Did you know that animals use tools, too? And not just primates! In Orangutan Hats and Other Tools Animals Use, children can discover all the ways that animals around the world use tools to keep clean, stay healthy, protect themselves, and have fun! (This last section is my favorite! Who knew that ravens like to go sledding and play games??) This beautiful book is a great way for older elementary school kids to learn more about their favorite animals. From long-tailed macaques that floss their teeth to boxer crabs that use anemones as shields, kids will never look at animals the same way again!

What list of nature books would be complete without a look at the life of one of its most famous champions? The Story of Jane Goodall: A Biography Book for New Readers is perfect for kids that are ready for early chapter books. It tells the story of Goodall’s life in an engaging format that helps kids transition into longer format biographies. There are plenty of illustrations and call out boxes to break up the longer text, keeping kids attention and teaching them about the fascinating life of this hero. I especially loved the “myth vs. fact” boxes sprinkled throughout the book, dispelling common misconceptions about Goodall and her beloved animals. Wonderful book to inspire any budding scientists!

Oct 072020
 October 7, 2020  Earth Day, household, parenting Comments Off on Composting: Tips to Get Started

Like so many of you, our family is thinking more and more about the impact we make on our planet. While there are many great resources to teach children about conservation, nothing beats hands on experience! I’ve always wanted to compost, so this year we finally did the research and got started! Here is a look at what you need, plus tips from other composting families!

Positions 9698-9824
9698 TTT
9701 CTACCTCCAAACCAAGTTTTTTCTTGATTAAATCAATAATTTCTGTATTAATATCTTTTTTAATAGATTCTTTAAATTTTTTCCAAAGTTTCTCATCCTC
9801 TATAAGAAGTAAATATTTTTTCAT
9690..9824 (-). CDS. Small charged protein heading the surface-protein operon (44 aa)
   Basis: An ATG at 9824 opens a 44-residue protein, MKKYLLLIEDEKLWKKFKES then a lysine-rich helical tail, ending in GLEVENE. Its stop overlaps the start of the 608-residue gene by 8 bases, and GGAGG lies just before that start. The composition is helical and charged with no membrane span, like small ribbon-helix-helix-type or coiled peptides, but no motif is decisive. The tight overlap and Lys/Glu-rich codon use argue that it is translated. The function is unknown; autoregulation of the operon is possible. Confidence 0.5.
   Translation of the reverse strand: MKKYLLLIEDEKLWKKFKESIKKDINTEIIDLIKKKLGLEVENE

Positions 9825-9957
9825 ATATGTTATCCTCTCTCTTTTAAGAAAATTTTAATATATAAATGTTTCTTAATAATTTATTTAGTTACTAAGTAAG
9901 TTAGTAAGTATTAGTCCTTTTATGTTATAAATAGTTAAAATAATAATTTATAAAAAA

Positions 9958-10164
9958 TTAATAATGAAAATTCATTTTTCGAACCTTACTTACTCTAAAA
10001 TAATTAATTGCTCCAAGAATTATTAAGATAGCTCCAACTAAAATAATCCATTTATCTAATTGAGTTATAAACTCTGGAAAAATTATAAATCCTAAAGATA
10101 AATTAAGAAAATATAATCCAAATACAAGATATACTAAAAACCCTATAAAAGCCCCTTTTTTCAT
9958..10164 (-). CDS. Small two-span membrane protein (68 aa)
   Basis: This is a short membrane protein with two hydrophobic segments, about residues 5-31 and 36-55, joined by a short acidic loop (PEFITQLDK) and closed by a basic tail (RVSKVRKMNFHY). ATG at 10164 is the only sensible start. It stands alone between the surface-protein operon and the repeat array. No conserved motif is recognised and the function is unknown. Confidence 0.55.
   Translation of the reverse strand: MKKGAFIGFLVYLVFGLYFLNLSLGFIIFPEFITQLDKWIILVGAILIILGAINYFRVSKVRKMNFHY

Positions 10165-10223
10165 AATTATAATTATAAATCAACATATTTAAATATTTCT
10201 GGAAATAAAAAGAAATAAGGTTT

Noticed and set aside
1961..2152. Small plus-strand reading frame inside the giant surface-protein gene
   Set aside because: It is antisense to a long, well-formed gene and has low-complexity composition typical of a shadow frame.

Composting: Tips to Get Started | Alldonemonkey.com

Disclosure: This post contains affiliate links. If you click through and make a purchase, I receive a small commission at no extra charge to you.

Composting: Tips to Get Started

What to Buy

If you have a big enough space in your backyard, there is no need to purchase a bin; however, if you have a smaller yard, as we do, or simply don’t want to use your yard space for a compost pile, there are great options for composting bins you can purchase!

After a lot of research, we purchased a FCMP Outdoor IM4000 Tumbling Composter. It is perfect for us because it doesn’t take up much room and is super easy to use. The kids love helping turn the bin!

The guide put out by our city recommends the Compost Bin by GEOBIN. It is easy to set up and very economical.

An easy way to collect your kitchen scraps before taking them out to compost is an indoor bin like the Utopia Kitchen Stainless Steel Compost Bin for Kitchen Countertop. It is small enough to sit on the kitchen counter and comes with a lid and charcoal filter so you don’t have to worry about a smell! Just to be clear, this isn’t actually for composting, just to collect the scraps until you can take them outdoors.

Tips for Composting

From Rurally Prepping: A Beginner’s Guide on How to Compost

From Mama Smiles: Urban Composting

From Crafty Moms Share: How to Set Up a Worm Composting Garden

From NurtureStore: How to Make a Wormery

What are your top tips for getting started with composting?


Conservation Science Experiment: Interconnected Waterways

Conservation for Kids: Endangered Animals

Earth Day Books for Kids

Apr 092019
 April 9, 2019  Earth Day, Education, STEM 2 Responses »

I’m not a scientist and have no real expertise in the how of conservation, but what I can teach my sons is the why.  Having a global worldview is a passion of mine and was the driving force behind the creation of Multicultural Kid Blogs.  What has always fascinated me about conservation is what it teaches us about the interconnectedness of our small planet, so I came up with this simple STEM activity that is perfect for an Earth Day science experiment or for use with a unit on waterways.

I was a child when acid rain became a threat, and I remember clearly the point that the experts kept repeating: The environment knows no national boundaries.  The pollution in one country creates the acid rain in a neighboring country.  What we do to our environment matters, not just to us but to everyone else on the planet.

I wanted a way to drive this point home to my then preschooler, so I created this simple science experiment using materials we already had around the house.  He had a blast and (hopefully) got something of the message behind the activity.

Earth Day Science Experiment: Our Interconnected Waterways | Alldonemonkey.com

Earth Day Science Experiment: Our Interconnected Waterways

You will need:

Egg carton (cardboard is best)

Flax seed meal or other powdery material

Food coloring

Tray or cookie sheet


Lots of water!